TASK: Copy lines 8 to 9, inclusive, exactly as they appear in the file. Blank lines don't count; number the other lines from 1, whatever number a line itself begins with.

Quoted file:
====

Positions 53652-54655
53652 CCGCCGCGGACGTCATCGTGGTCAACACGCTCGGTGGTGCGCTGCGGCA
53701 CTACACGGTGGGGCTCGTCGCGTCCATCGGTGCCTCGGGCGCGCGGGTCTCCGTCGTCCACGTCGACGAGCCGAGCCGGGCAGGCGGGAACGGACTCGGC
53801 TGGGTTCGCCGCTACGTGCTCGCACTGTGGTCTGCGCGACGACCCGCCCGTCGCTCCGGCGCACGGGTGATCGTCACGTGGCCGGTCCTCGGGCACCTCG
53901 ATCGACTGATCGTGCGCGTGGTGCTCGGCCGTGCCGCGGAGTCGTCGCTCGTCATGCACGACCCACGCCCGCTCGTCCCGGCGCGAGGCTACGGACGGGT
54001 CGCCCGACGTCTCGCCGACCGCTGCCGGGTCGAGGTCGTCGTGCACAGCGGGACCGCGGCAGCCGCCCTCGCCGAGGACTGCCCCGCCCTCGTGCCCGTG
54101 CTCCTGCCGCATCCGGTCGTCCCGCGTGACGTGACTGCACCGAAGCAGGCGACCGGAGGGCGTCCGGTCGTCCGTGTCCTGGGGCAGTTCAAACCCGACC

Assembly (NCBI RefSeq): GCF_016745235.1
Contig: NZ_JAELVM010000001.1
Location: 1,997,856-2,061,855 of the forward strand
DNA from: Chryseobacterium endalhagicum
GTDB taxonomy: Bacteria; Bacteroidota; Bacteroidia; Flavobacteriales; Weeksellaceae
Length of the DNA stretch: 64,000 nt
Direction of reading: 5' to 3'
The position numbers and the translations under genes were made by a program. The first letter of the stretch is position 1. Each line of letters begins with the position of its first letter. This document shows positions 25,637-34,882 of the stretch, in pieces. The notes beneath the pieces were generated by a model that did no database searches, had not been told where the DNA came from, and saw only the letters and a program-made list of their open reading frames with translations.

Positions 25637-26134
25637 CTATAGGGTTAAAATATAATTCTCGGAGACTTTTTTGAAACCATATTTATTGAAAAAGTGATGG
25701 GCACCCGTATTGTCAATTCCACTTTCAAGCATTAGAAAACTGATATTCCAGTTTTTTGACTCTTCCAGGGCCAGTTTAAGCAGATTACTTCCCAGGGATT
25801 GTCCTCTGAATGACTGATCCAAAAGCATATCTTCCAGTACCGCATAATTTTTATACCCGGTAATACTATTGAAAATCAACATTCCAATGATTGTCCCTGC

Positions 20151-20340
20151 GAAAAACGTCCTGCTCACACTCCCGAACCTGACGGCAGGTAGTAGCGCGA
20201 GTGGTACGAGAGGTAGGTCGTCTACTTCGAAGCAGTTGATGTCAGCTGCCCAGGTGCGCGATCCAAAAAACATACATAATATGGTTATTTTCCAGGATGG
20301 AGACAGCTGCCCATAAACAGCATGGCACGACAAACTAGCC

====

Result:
Assembly (NCBI RefSeq): GCF_016745235.1
Contig: NZ_JAELVM010000001.1